This scheme, referred to as divide and rule, has colonial connotations and a long history of being used by the British establishment to consolidate their rule and subjugate South Asian populations. It’s unclear why Goldsmith thought such unpleasant and much maligned tactics would be successful, but he has doubled down and defended them since criticism began.
Goldsmith has earlier engaged in other coded attacks on Khan, including calling him “radical”, while Secretary of Defence Michael Fallon has attempted to discredit Khan by linking him with Islamic “extremists”. It’s impressive that he both continues to feign ignorance that there might be nasty connotations to labelling a Muslim politician radical, and to deny that there is any racial element to his ethnic profiling.
Goldsmith’s feeble defence is that he is trying to address real concerns within South Asian communities, which suggests he thinks mainstream campaign issues like housing, healthcare, the economy and the environment are of no interest to London’s South Asians.
He seems to genuinely think that Indians are primarily concerned with whether he’s showing up to Diwali parties and if he has been to Dehra Dun; his flyer aimed at the Tamil community actually lists — completely unironically — the time he brought Boris Johnson to celebrate Pongal at Wimbledon Temple as a major point of his support for Tamil causes.
Despite being roundly criticised by South Asians from left and right, including by former Tory Parliamentary candidate Shazia Awan, and perhaps most damningly, British Indian Tory councillor Binita Mehta who described them as “clumsy”, Goldsmith has stood by the flyers and his campaign, saying “it’s not a race element at all. I talk to different communities about their concerns.”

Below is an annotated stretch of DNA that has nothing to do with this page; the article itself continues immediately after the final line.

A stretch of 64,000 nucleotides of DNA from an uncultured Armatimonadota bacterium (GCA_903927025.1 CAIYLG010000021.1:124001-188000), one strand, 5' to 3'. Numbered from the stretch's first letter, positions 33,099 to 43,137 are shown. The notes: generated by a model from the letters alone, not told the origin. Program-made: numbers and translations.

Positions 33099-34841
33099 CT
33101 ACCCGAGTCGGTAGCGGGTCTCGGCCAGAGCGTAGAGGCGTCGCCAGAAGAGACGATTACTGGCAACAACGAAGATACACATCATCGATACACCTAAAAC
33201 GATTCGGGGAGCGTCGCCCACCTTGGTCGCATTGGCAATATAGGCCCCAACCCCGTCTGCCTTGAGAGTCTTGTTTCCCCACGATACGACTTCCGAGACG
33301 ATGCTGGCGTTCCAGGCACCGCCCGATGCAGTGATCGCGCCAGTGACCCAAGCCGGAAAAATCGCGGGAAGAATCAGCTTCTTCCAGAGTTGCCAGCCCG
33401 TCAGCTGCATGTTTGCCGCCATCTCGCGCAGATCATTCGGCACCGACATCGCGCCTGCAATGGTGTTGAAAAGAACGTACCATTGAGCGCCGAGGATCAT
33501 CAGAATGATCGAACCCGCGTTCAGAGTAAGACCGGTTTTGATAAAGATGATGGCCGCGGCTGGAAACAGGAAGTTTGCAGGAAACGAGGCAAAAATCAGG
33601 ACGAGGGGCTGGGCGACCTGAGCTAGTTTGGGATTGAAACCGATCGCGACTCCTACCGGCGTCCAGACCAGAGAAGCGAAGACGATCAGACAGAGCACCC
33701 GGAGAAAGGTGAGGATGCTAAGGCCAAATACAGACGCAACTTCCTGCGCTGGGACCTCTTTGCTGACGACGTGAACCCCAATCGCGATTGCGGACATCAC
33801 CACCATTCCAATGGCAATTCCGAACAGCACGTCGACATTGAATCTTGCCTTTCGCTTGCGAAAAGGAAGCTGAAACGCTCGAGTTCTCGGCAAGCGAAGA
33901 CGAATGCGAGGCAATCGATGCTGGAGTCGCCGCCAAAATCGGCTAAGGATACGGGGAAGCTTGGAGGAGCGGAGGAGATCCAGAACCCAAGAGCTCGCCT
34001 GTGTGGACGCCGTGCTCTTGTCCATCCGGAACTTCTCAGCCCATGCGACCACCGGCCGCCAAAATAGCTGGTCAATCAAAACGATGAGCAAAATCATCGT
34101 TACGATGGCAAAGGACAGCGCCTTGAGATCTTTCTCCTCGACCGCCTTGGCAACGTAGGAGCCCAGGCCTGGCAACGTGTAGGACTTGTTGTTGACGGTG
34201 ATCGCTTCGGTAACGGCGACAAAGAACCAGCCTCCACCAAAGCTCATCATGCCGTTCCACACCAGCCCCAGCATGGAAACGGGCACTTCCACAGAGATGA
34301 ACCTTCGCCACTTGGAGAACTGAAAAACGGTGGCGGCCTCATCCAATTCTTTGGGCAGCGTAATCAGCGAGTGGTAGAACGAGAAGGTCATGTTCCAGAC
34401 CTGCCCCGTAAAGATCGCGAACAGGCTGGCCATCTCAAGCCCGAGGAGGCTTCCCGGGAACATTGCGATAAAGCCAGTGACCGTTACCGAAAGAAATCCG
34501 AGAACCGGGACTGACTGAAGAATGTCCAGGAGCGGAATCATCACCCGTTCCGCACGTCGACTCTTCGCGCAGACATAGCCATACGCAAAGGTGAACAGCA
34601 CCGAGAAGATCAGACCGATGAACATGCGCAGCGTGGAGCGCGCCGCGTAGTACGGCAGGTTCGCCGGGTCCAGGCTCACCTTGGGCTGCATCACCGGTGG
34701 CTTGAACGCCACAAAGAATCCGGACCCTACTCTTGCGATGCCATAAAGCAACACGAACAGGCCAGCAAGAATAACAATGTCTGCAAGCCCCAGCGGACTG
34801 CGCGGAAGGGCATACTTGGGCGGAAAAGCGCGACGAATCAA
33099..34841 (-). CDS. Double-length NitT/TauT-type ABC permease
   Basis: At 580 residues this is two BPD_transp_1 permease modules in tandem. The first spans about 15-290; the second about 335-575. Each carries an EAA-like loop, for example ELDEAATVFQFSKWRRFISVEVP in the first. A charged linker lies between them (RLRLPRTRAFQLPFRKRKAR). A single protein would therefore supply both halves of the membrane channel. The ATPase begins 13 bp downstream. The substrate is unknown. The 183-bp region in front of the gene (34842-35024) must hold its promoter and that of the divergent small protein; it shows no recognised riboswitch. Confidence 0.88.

While there’s nothing wrong with making sure a plurality of voices are heard and causes from minority groups are embraced and addressed, if this is the end result of Goldsmith’s efforts to engage with South Asian communities he clearly has a lot of work to do.
It’s almost unbelievable that a mainstream election candidate in 2016 could be this clueless about how to engage with minority communities. Many of the Londoners who have spoken out felt patronised, angry and insulted by his shallow assessment of their communities, and his awkward attempts to depict himself as having better links to the South Asian community than Sadiq Khan — a member of our community.
London’s South Asians need someone who understands and advocates for them, a candidate who can address in depth real issues and causes of substance, not someone who conceptualises all Indians as small business owners, who doesn’t seem to know that Punjabi and Sikh aren’t interchangeable words and that you can be an Indian Muslim or a Tamil Christian.
Nor do they need blatant attempts to exploit the deep hurt between Indians and Pakistanis, or the deep hurt in the Sikh community over the storming of the Golden Temple. Frankly his inability to recognise that his flyers have upset people or to take on board any of the feedback offered by members of these communities suggest he is not interested in listening to us.
All that’s left to say is why did Zac Goldsmith ever think this was acceptable — and will he ever apologise?
An earlier version of this article appeared on Media Diversified.